Braised Beef Cheeks (Brasato di Guanciale di Manzo)
There are many braised meat dishes in Italy, but the best ones I have eaten were generally in regions where both meat or game are exceptional, and the wine too. In northern Italy perhaps no region better fits those specifications than Piedmont. It is therefore no surprise to see many recipes for various cuts of beef braised in Barolo or other notable but less expensive Piedmontese wines.
Of course, many excellent dishes of beef braised in wine exist in other countries, most notably boeuf Bourguignon and daube a la Provencale in France. I have to say that the dishes I have eaten in Lombardy, Piedmont and Emilia-Romagna are much closer in style and taste to the French ones than some of the versions in central and southern Italy, where tomatoes may part of the mix.
I sometimes cook this dish with a combination of beef cuts, normally cheek, oxtail and shin, all three of which are perfect for long braising, but if I had to pick only one, I would choose the cheek. You can use pork or veal cheeks if you prefer, but cook the latter for about 30 minutes less than the beef.
This recipe deliberately makes a large amount as the leftovers can be used in other fantastic dishes.
|I. 5 kg||beef or ox cheeks|
|1 x 75cl||bottle Barolo or Barbera d'Alba red wine|
|2||onions, preferably Curregio and Fontaneto (if unavailable, use another sweet variety)|
|3||garlic cloves, unpeeled|
|3 tbsp||rapeseed oil or light olive oil|
|3 tsp||sea salt|
|1||sprig of rosemary or 3 sprigs of fresh thyme|
|freshly ground black pepper|
Some versions of this dish suggest marinating both the meat and vegetables overnight in half a bottle of wine. I think only the meat requires this, as I do not believe that onions, celery and carrots are enhanced in any way by this process. If anything, they become more acidic, which probably explains why some recipes include sugar.
Trim the cheeks of any excess fat, but do not remove all of it. Place them in a large earthenware bowl or plastic container, add half the wine, then cover and leave in a cool place (7-8°C) for 12-24 hours. If you can't find such a cool spot, you can put them in the fridge.
When you are ready to cook, lift the meat out of the marinade and dry it on kitchen paper. Set aside, and reserve the marinade for later use.
Chop the onions fairly thicldy but keep the carrot and celery whole, as they will be discarded later.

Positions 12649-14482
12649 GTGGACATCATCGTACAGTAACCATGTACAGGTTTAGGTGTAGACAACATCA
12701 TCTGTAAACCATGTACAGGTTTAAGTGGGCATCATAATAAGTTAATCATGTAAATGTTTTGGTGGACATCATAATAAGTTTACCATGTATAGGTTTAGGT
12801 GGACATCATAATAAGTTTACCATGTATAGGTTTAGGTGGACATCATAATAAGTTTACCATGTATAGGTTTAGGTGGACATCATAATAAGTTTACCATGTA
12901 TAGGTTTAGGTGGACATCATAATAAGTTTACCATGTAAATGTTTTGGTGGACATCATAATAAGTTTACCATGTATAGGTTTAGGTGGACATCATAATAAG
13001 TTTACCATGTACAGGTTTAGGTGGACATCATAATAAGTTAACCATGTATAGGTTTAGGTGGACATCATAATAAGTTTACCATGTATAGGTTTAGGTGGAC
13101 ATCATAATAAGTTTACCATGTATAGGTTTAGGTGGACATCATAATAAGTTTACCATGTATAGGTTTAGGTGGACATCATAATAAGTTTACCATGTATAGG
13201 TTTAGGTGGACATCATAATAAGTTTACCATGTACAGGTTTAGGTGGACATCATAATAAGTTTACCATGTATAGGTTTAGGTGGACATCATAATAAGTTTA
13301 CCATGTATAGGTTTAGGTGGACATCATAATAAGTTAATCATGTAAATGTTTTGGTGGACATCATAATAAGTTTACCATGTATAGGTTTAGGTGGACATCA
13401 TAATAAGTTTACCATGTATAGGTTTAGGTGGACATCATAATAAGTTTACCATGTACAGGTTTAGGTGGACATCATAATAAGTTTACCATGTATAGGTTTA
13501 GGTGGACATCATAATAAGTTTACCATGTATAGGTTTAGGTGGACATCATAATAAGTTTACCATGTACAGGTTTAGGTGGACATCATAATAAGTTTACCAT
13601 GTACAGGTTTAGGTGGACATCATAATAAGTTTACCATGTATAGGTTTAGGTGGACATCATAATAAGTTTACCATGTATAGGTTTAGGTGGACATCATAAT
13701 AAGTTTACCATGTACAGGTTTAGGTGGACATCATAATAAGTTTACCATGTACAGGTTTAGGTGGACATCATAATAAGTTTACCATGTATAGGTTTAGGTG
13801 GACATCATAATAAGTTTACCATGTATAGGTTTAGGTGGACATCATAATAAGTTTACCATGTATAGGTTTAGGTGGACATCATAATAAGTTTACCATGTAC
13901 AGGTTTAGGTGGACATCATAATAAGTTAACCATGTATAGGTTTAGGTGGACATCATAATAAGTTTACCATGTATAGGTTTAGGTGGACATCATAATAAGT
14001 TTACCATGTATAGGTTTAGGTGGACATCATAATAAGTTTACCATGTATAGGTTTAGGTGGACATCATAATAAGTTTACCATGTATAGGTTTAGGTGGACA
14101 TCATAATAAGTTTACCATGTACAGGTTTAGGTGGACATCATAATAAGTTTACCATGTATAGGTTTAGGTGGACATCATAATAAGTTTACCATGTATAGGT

Heat half the oil in a large, cast-iron casserole dish (an enamelled one is ideal). Add the onions, carrots and celery and garlic and stir them every now and then over a high heat to ensure they are coated in oil.
Just as the onions begin to colour, take all the vegetables out of the dish and set aside.
Add the remaining oil to the casserole dish. Sprinkle the cheeks with the salt, then place in the dish and brown thoroughly. Return the vegetables to the dish and add the bay leaf, peppercorns, juniper berries and rosemary. Mix with a wooden spoon, then add the marinade and remainder of the wine. Taste and adjust the seasoning, if necessary.
Increase the heat to deglaze the dish and evaporate the alcohol. Now add the stock, ensuring it is level with the meat but not above it. Bring to the boil, then cover and simmer on the hob for 30 minutes. Meanwhile, preheat the oven to 160°C/gas mark 3.
Transfer the casserole to the oven for 3 hours, turning the meat every 20 or 30 minutes. If the liquid reduces too much and there's a danger of the dish drying out, add any remaining stock or some water. By the end of the coonng time, the liquid should have reduced by about half.
When the meat is cooked (it should be tender enough to cut with a fork), discard all the vegetables. Strain the liquid through a sieve, then return it to the casserole.
The dish can be served with boiled or mashed potatoes, or polenta, assuming your previous course is not heavy on carbohydrates. If you want to have vegetables with this dish, discard all those in the casserole 15 minutes before the end of the cooling time and add some freshly sliced carrots.